In his book “Lila”, author and philosopher Robert Pirsig tells of sailing into port at Cleveland, when because of misreading the chart he believed he was actually some twenty miles up shore in a completely different harbor. Yet the landscape seemed to tie in with the chart – until he remembered having discounted discrepancies between the map and the land, convincing himself that changes had been made to the shoreline since the chart was produced.
Writing about himself in the third person, Pirsig states: “It was a parable for students of scientific objectivity. Wherever the chart disagreed with his observations he rejected the observation and followed the chart. Because of what his mind thought it knew, it had built up a static filter, and immune system, that was shutting out all information that did not fit. Seeing is not believing. Believing is seeing.
“If this were just an individual phenomenon it would not be so serious. But it is a huge cultural phenomenon too, and it is very serious. We build up whole cultural intellectual patterns based on past “facts” which are extremely selective. When a new fact comes in that does not fit the pattern we don’t throw out the pattern. We throw out the fact. A contradictory fact has to keep hammering and hammering, sometimes for centuries, before maybe one or two people will see it. And these one or two have to start hammering on others for a long time before they see it too.”
- Pirsig, Lila: An Inquiry into morals
(London: Black Swan, 1992), 392-93.
Hitler’s enemies, since World War Two, have convinced us of that which they call “facts”. We have grown up believing that what we have been taught about Hitler are indeed true facts. Official history in this regard, is like the map, or chart. When we encounter discrepancies in the official history, they are like the land. Our natural tendency is to reject our observations, and follow the chart/official history. This is our static filter in action, causing within us, a manifestation of that phenomenon described by Mr. Pirsig as: “Seeing is not believing. Believing is seeing.” We continue to believe in official history, regardless of facts that come into our awareness through our own observations.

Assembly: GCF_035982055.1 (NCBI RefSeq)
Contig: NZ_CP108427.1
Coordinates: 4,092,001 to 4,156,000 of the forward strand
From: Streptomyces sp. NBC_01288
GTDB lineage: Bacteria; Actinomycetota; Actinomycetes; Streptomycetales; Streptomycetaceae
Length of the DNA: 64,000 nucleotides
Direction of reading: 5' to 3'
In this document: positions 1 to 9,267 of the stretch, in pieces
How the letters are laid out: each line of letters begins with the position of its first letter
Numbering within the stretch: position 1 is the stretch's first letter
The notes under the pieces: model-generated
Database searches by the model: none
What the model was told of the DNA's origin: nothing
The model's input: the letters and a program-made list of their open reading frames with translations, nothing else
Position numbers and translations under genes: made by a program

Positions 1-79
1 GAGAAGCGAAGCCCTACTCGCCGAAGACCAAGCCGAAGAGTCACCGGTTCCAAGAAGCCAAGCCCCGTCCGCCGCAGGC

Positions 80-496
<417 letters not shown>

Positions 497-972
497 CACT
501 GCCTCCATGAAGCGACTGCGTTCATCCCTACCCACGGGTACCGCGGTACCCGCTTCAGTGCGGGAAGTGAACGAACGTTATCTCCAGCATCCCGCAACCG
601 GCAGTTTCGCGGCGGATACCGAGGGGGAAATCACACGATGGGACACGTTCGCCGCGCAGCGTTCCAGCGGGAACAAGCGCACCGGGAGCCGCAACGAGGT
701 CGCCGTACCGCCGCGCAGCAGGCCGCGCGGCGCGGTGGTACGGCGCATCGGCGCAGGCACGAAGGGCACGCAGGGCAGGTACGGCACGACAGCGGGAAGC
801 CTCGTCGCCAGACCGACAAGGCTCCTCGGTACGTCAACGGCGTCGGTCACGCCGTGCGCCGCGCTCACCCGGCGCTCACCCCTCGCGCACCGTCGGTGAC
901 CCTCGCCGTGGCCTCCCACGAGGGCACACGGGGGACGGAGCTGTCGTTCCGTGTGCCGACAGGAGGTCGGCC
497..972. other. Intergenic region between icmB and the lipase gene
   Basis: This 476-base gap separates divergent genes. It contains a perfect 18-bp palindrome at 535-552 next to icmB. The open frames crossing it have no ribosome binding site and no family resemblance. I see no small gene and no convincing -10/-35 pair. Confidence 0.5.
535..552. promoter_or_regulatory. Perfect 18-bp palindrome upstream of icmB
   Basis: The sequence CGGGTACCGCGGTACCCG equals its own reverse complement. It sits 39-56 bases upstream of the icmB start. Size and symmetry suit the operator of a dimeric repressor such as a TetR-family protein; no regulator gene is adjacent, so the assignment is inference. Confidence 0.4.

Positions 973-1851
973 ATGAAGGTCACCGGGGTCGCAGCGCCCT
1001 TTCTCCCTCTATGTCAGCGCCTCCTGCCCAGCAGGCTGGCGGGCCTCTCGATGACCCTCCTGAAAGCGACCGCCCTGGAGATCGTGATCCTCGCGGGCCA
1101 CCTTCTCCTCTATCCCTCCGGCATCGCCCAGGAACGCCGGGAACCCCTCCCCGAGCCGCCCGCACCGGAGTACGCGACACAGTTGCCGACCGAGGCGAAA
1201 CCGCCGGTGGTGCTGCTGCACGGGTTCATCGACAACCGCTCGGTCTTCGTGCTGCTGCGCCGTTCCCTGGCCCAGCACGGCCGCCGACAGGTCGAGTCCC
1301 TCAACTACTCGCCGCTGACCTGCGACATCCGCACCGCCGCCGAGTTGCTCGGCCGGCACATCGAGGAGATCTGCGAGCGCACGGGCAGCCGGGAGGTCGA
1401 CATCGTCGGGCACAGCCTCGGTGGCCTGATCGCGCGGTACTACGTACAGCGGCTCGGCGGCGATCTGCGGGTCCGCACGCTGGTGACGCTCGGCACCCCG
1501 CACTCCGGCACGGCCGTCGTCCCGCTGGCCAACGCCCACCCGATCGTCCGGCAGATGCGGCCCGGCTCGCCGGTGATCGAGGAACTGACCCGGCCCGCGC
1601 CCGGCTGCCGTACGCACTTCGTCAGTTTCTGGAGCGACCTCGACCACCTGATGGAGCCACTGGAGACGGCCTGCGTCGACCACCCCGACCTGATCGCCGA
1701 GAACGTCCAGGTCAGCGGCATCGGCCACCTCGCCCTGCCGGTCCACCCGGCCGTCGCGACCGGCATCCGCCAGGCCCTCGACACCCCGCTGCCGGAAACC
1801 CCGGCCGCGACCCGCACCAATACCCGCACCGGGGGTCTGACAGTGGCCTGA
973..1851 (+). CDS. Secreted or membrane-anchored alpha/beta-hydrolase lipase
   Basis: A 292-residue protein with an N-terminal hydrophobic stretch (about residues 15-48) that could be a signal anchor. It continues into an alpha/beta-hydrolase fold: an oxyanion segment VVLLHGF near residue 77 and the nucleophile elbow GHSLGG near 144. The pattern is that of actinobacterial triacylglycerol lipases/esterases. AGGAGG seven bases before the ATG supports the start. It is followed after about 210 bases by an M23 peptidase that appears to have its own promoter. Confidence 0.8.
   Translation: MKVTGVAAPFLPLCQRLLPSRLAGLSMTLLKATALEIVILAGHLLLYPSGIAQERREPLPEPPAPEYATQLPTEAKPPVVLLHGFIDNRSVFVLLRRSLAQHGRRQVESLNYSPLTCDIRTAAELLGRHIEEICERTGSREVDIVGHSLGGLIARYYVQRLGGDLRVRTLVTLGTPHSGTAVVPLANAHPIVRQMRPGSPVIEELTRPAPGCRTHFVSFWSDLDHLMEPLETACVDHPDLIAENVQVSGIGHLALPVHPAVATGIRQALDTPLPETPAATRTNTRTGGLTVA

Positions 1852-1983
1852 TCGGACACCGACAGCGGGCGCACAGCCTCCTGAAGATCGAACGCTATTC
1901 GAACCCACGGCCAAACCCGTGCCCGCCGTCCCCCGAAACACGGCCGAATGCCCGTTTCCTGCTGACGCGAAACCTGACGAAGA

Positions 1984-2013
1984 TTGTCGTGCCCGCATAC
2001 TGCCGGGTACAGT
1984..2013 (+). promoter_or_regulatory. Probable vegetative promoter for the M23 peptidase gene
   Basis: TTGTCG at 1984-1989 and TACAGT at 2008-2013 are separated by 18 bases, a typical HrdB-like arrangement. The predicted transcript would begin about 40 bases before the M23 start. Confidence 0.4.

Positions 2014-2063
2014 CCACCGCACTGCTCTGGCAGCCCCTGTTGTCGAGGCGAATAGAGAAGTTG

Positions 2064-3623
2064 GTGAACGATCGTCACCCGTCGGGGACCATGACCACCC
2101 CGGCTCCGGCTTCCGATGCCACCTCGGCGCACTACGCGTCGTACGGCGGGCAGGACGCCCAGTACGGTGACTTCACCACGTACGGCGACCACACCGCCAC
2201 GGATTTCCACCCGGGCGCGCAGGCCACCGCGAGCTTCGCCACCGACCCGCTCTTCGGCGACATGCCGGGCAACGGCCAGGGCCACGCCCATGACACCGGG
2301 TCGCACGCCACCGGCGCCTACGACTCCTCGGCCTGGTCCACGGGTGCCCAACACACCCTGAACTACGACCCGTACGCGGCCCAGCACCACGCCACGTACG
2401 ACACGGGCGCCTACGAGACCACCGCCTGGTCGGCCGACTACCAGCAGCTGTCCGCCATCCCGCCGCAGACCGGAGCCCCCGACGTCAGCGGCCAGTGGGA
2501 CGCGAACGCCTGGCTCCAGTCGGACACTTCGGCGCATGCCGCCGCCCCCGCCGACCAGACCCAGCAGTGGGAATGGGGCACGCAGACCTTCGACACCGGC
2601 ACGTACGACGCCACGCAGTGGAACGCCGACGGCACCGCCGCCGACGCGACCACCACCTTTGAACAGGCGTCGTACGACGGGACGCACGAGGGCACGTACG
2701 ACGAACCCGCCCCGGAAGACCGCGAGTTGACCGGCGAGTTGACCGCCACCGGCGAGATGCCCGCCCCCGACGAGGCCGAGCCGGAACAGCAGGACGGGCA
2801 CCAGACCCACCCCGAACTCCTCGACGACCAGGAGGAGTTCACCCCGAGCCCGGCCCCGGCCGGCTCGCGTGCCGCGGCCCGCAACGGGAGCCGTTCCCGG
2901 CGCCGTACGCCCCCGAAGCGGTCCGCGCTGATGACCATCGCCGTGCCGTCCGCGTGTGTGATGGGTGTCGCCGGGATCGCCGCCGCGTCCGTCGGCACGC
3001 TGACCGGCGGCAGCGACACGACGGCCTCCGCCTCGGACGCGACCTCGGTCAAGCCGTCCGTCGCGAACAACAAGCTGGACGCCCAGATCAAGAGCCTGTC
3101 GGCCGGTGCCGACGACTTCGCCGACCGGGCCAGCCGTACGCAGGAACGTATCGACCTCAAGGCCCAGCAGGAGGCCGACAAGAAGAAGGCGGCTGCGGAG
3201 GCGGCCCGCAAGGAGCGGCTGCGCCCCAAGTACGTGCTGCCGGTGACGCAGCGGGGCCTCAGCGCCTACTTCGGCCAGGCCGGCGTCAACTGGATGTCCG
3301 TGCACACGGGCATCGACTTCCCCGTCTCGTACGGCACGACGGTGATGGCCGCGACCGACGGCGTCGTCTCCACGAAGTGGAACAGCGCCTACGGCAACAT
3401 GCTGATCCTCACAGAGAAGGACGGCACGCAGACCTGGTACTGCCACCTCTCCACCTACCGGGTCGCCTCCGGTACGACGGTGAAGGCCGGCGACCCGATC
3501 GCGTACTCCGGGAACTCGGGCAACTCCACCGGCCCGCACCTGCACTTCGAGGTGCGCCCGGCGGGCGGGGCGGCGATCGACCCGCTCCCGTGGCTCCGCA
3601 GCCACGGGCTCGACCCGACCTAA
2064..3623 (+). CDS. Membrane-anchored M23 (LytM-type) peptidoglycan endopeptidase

This principle is seen in action in the context of politics and religion, as well as in history. Politically speaking, television, newspapers and magazines are the charts provided for our use. Religiously speaking, the charts are scriptures and religious leaders.
The President can prove himself to be a liar over, and over again; but if the news media carries his word about weapons of mass destruction in a particular country, the public will believe him, and even send their sons and daughters out to bleed and die for his personal interests in the oil business.
Likewise, our personal experience of a spiritual nature can provide facts that contradict the intellectual patterns established for us by our religions, and we will invariably throw out the facts, and keep the patterns.
Mr. Pirsig was a very insightful man, able to analyze himself objectively, and thus, learn something about humanity as a whole. Our religious leaders, our political leaders, and those who write official history, are keeping the masses duped, because they understand the principle that: “Seeing is not believing. Believing is seeing”. They use our “static filters” against us, always keeping us twenty miles down shore from where we believe ourselves to be.
It’s no wonder, then, that Americans cannot prevent their eventual enslavement. They cannot awaken to reality, because they keep tying in the landscape with the chart, by discounting the discrepancies. They cannot rid themselves of their static filters; or in this case, “reality filters”.